Specifically, Electroimpact had to accommodate an unprecedented amount of panel curvature, with some lower wing panels moving nearly 5 feet out of plane. In previous applications, Electroimpact's automated riveting machines were equipped with clamping heads that extend or retract to whatever distance is required to make contact and execute "clampup" with each panel. But, given the requirements of the A380 application, Electroimpact decided to try something different-providing the machine with an independent Z-axis.

All of Electroimpact's E4000 series machines include a large, U-shaped yoke that straddles the panel being riveted and is supported by what appears to be a single rigid structure moving down a pair of rails. In fact, this structure is comprised of two independent towers, each supporting one side of the 15-ton yoke by means of a trunnion that is attached to, and adjusted by, each tower via a vertical slide.

In operation, the vertical slides not only define the system's Y-axis, or vertical position, but also, by varying the heights of the trunnions, impart a rotational A-axis position to the yoke. Similarly, as the two towers move down the railway, they not only position the yoke in the X direction, but by positioning themselves in a staggered position, provide a B-axis rotational component.

By incorporating a horizontal slide feature into each tower to accommodate panel curvature, Electroimpact engineers created a situation in which clampup is always achieved at the same position relative to the yoke. This simplifies toolpoint alignment, because it minimizes the length of travel required of the clamping mechanism. In addition, because there is less movement involved, the new arrangement improves equipment longevity and cuts down on maintenance.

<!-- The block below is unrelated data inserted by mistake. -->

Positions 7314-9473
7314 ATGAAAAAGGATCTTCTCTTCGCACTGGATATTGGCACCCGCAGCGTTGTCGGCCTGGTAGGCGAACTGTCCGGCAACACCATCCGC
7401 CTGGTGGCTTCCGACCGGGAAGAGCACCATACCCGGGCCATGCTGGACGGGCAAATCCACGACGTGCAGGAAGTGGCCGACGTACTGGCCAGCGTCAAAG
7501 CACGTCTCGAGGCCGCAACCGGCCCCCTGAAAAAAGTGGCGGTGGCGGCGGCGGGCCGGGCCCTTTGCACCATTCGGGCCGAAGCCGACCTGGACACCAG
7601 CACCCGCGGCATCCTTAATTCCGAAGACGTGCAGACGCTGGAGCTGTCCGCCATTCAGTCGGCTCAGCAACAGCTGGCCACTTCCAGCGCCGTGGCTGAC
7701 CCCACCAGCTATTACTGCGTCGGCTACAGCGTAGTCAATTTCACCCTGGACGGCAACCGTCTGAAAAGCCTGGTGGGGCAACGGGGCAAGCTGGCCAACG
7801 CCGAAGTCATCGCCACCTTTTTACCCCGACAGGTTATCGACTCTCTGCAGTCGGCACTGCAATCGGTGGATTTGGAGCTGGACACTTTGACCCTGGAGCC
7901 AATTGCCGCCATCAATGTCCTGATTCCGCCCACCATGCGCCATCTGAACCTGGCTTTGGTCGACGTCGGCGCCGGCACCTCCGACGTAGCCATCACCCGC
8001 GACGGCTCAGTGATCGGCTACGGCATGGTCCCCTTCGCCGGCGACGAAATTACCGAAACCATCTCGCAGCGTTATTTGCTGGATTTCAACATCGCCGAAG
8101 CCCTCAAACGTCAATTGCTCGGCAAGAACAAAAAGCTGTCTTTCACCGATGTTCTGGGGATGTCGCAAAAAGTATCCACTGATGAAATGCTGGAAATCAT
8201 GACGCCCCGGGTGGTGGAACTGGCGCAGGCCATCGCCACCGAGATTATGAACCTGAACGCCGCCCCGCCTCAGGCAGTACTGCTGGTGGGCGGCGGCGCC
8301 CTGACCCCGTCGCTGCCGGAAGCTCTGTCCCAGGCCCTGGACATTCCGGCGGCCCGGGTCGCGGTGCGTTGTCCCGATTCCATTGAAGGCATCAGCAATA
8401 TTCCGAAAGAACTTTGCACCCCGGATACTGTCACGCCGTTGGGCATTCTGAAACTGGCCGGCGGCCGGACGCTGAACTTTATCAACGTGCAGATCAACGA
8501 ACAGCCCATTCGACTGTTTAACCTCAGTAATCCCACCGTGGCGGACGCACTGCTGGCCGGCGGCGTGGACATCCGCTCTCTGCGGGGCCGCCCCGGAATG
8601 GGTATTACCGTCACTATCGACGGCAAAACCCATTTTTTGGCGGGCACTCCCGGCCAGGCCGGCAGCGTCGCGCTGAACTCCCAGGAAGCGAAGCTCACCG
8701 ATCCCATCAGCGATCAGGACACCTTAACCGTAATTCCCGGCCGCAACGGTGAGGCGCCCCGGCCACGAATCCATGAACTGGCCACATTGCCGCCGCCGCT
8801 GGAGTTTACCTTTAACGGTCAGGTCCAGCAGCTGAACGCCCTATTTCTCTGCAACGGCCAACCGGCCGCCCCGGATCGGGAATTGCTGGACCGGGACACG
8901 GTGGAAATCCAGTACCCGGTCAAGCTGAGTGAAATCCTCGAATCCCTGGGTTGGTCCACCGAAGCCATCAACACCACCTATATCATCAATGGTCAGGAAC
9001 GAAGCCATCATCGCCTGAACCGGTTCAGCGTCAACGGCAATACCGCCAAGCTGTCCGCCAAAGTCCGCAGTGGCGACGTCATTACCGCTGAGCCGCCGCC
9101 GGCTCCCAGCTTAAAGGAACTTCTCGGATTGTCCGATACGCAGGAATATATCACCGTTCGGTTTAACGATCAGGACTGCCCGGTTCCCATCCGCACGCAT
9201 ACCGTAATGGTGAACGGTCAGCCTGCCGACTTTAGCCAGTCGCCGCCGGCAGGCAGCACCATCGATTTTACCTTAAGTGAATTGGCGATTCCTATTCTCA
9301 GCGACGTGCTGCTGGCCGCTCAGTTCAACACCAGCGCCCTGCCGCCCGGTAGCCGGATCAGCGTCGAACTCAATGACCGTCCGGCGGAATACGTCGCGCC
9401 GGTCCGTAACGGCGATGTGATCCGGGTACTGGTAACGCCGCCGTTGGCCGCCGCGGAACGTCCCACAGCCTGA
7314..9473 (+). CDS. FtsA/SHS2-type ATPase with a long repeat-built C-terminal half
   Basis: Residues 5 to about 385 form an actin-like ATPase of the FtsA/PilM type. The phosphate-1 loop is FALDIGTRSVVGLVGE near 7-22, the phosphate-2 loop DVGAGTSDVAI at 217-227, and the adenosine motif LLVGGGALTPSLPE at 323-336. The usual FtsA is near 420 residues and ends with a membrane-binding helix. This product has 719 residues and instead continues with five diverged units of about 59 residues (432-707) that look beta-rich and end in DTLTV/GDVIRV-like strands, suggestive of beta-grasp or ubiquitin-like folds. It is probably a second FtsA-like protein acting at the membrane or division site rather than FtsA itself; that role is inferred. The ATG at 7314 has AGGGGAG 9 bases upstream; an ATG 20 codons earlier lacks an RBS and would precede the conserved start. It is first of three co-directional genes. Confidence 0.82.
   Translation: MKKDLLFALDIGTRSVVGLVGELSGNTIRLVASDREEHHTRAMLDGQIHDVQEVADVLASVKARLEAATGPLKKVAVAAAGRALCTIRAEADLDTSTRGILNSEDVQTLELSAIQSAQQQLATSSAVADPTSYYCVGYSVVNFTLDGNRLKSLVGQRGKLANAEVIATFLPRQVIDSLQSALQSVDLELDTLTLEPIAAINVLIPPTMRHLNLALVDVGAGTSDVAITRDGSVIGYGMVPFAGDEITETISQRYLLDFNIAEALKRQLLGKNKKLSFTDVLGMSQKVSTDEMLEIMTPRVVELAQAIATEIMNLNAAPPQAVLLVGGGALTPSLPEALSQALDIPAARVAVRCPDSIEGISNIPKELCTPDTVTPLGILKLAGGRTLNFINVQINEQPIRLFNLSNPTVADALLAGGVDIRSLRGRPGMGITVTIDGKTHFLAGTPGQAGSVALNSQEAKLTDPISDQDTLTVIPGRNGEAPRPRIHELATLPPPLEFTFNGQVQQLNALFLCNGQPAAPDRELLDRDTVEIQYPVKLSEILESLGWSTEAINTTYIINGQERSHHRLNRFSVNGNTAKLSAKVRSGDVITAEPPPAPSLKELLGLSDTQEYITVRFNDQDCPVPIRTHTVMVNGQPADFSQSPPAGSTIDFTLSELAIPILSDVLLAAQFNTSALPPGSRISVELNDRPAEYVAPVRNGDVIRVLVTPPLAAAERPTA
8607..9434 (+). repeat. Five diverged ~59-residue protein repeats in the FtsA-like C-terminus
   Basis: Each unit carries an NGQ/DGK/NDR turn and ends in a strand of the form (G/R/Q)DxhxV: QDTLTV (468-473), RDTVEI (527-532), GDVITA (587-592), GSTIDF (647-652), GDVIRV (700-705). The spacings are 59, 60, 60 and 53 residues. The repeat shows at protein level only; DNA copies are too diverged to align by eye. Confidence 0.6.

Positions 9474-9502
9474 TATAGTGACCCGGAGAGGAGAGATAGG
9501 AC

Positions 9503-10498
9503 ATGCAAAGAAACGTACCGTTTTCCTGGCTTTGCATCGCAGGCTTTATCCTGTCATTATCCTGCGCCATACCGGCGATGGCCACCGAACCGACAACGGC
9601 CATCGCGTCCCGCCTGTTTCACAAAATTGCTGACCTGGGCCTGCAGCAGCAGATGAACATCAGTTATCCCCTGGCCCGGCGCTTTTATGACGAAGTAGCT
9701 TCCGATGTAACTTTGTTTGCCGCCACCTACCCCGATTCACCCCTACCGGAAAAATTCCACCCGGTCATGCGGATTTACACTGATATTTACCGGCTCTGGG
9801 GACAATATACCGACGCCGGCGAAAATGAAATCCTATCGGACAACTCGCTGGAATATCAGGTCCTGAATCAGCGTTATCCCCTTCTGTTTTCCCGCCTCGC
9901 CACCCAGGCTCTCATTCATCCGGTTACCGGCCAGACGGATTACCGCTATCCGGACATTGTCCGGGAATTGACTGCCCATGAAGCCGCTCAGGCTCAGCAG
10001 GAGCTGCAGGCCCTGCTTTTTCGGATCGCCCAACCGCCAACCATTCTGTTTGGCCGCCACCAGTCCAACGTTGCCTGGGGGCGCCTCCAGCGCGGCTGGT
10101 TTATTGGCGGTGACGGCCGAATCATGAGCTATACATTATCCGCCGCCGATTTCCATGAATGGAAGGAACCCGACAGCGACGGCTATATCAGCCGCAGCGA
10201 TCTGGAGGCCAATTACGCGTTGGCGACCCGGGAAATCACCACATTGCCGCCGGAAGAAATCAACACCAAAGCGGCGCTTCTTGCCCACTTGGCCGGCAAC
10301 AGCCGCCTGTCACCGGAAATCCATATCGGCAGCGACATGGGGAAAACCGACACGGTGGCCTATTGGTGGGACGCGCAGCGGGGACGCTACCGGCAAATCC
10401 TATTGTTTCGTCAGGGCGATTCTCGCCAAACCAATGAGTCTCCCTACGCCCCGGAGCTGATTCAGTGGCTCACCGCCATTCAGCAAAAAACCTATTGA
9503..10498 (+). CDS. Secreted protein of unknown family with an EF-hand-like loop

In all, the Z-axis ballscrew can shift the yoke through a horizontal range of 5.5 feet. Overall, the machine can access a very large work zone, measuring more than 13 feet vertically and 578 feet long, with ±15 degrees of rotation in both the A- and B-axes. The A-, B- and Z-axes on the machine are monitored using LC491F absolute encoders from Heidenhain Corp. (Schaumburg, IL). The Y-axis uses LB382 scales, also from Heidenhain. X-axis positioning is monitored using a pair of RG2 tape scales from Renishaw Inc. (Hoffman Estates, IL). In operation, the clampup pressure, which is load-cell controlled, can be programmed up to 3,500 pounds.

Currently, the eight automated machines produce enough wing panels for Broughton to build 20 pairs of wings in a year. At maximum capacity, the plant will be able to produce four pairs of wings each month. This may not sound like much to a ballpoint pen manufacturer. But, in the aerospace world, that kind of productivity is a major accomplishment.

"We ended up expanding the system's performance envelope and accuracy [over] earlier production panel machinery," says Hempstead. "The goal was not just to design machinery that automates manual tasks, but also to improve quality and reduce process time.... At this stage, speed, accuracy and operator safety are critical to success."